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Valparaiso Univ. Law School

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Monday, May 12, 2014

Dropbox Updates Its Terms of Service

A few months ago, I received an e-mail from Dropbox, on which I rely to back up all of my work.  The e-mail notified me that Dropbox was updating its privacy policy and Terms of Service.  "Uh oh," I thought.  Since I rely on Dropbox, I figured this was something I ought to look at carefully, but since the e-mail came during a hectic time in the semester, I just saved it to look at later. 

Today is later, and cleaning out my inbox is one way I take a break from term-end grading.  Here is part of the e-mail:

  • We’re adding an arbitration section to our updated Terms of Service. Arbitration is a quick and efficient way to resolve disputes, and it provides an alternative to things like state or federal courts where the process could take months or even years. If you don’t want to agree to arbitration, you can easily opt out via an online form, within 30-days of these Terms becoming effective. This form, and other details, are available on our blog.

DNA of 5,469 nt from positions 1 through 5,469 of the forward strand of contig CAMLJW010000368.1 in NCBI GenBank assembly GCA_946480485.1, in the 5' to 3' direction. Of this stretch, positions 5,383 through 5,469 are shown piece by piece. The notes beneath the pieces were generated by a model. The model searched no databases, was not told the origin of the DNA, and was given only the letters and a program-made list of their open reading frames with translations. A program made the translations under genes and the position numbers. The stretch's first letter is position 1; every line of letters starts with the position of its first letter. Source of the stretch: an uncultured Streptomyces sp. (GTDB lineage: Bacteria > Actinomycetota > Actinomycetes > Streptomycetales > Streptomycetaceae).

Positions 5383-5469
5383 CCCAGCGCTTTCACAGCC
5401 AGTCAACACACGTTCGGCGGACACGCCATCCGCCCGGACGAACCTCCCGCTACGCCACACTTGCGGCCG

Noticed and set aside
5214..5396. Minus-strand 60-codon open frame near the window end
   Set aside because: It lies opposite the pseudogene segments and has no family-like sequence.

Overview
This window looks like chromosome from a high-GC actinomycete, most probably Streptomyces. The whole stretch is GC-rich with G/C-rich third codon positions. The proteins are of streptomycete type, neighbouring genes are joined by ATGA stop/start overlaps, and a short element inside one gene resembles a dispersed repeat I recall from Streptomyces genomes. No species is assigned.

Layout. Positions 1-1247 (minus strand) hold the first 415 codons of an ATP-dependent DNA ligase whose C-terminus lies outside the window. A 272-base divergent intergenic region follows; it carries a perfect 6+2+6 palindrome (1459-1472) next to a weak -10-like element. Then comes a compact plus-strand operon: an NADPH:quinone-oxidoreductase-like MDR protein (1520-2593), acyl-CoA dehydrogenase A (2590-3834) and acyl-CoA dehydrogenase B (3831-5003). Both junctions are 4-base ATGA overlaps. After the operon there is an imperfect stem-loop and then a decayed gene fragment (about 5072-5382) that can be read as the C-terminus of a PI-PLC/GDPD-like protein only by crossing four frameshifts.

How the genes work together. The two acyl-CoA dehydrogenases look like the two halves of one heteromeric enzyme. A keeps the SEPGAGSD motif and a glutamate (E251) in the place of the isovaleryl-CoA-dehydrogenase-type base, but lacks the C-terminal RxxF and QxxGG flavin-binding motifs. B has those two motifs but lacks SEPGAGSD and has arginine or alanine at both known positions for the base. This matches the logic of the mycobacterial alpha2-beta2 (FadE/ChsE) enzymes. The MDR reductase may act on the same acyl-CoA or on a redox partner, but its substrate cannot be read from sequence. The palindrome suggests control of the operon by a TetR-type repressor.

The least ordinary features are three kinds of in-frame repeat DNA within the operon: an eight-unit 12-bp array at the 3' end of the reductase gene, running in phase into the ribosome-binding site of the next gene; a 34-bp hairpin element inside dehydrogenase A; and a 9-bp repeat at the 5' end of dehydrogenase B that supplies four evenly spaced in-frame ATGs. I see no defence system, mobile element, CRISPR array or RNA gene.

D'oh.  If I had read this when I got it, I could have opted out of the arbitration policy!  Today, when I tried to click on the opt-out link, I got a screen that said, in effect, "Sorry sucker, you missed the boat!"  I had already accepted the new terms of service, including the arbitration clause, by using Dropbox for 30 days without reading the e-mail.  If anybody has attempted to opt out, please share your experience.  I really wonder how easy it is to opt out or if Dropbox is just counting on people not to bother.

Fortunately, most of Dropbox's terms are pretty reasonable as such things go.  Dropbox will pay all fees on claims under $75,000 and will pay a $1000 bonus to anybody who wins an arbitral award in excess of Dropbox's settlement offer.  Dropbox promises not to seek its own fees and costs unless the arbitrator determines that the claim is frivolous.   There are also exceptions to the arbitration provision for small claims and for injunctive relief, but the latter would have to be brought in San Francisco.  There is also the now-unavoidable ban on class actions, as well as consolidated or representative actions.  

Boo!

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